WINDHOEK – Minister of Agriculture, Water and Forestry, John Mutorwa has questioned Air Namibia’s rationale in moving its flights between Windhoek and Rundu and Windhoek and Katima Mulilo from the Eros Airport to operate from the Hosea Kutako International Airport (HKIA).
The unpopular decision came into affect on Sunday, March 29, 2015.
In a strongly worded letter to Air Namibia’s Chairperson, Harald Schmidt, Mutorwa – in his individual capacity and as a politician – said if the New Era report is accurate then he finds the reasons offered by Air Namibia “completely inadequate, spurious and totally unconvincing. Why not move all flights from Eros to HKIA at once if Air Namibia’s decision is to be regarded as somehow fair?”
When Air Namibia announced the change in landing terminals for the Rundu and Katima flights, the airline’s spokesperson, Paul Nakawa reacted, “This will assist in minimising aircraft positioning costs and will increase aircraft availability on scheduled commercial flights.”
Nakawa was quoted as saying, “In the near future we might be moving all our flights operations to Hosea Kutako in order to fulfill our business objective.”
However, Mutorwa lashed out at the national airline, saying that the above statement is “certainly unconvincing for now, unless and until ‘near future’ is specifically and categorically qualified and quantified in terms of exact date(s) and the intended affected destinations or places also mentioned, now.”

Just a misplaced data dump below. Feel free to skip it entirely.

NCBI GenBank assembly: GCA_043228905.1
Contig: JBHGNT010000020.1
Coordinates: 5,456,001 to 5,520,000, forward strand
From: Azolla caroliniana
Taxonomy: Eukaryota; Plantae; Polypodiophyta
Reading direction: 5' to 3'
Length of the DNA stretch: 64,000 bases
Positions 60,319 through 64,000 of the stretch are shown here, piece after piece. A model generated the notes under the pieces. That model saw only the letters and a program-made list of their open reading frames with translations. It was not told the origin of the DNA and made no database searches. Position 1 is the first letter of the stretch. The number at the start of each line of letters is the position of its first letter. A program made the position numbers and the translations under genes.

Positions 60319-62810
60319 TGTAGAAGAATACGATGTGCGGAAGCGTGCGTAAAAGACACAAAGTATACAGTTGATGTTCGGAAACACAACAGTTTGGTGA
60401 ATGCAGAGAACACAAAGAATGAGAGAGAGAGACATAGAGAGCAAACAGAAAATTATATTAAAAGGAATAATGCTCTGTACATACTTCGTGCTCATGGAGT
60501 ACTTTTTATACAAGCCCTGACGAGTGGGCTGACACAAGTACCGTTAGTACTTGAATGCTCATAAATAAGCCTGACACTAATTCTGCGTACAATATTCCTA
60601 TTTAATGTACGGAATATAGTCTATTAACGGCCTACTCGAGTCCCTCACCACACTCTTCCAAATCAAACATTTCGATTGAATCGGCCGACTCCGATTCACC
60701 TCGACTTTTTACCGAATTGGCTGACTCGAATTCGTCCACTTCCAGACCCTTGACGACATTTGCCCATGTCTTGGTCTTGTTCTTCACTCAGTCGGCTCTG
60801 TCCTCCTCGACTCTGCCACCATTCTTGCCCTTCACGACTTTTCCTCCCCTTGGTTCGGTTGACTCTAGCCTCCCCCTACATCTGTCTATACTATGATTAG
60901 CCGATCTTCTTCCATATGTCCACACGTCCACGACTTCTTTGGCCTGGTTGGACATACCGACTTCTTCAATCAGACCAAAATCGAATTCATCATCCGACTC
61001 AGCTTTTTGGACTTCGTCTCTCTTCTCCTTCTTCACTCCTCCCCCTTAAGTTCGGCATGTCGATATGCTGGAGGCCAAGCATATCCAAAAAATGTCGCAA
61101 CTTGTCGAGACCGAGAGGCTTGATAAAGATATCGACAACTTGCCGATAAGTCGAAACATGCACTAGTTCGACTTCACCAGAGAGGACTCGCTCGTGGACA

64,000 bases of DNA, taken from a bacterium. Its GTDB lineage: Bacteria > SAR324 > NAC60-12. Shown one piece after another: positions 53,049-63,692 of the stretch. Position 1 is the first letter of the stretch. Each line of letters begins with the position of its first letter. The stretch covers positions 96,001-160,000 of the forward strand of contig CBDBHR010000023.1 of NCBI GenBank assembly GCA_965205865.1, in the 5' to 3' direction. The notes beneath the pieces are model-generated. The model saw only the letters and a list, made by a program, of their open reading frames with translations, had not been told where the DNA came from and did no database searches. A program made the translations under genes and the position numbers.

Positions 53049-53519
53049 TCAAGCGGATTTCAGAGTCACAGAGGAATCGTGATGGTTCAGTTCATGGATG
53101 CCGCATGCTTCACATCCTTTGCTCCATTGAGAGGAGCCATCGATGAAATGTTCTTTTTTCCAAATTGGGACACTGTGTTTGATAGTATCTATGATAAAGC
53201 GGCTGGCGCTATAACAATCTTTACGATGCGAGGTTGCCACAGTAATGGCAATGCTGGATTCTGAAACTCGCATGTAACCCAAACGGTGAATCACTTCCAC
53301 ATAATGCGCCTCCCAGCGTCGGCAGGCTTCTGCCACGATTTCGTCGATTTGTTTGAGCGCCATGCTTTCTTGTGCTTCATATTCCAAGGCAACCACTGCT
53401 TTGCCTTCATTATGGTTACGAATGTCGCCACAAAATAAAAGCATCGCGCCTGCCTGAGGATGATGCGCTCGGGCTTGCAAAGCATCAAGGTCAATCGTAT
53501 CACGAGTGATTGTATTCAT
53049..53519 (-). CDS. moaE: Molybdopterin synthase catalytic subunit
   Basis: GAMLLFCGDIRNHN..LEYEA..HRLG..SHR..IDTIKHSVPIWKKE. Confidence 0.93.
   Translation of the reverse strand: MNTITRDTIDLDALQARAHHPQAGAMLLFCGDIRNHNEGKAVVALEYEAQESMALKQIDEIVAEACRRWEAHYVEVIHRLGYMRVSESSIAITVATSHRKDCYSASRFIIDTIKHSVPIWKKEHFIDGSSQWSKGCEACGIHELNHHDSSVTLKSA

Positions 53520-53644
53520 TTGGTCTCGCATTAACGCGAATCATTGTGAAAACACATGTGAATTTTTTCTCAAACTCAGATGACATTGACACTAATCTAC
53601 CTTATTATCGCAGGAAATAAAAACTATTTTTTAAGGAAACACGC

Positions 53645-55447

Last week, New Era reported that air passengers, particularly business travellers, in Katima Mulilo were outraged at the airline’s decision as it would become more costly and would be an inconvenience for them to land 40km outside Windhoek.
“Residents of Zambezi and Kavango are disadvantaged by this decision. We already spend close to N$5 000 for a return ticket to Windhoek, even more expensive than going to Cape Town and in addition our local airport (Mpacha Airport outside Katima) is located over 20 kilometres from town,” lamented Francis Sikumba, a local businessman.
Meanwhile, Air Namibia’s Nakawa could only say the decision was purely based on business principles.
“The rationale behind the decision is purely business economics. We operate this route with an ERJ 135 that seats 37 passengers. At the moment we reposition such an aircraft flying it empty from Hosea Kutako to Eros. This is a costly exercise,” he said.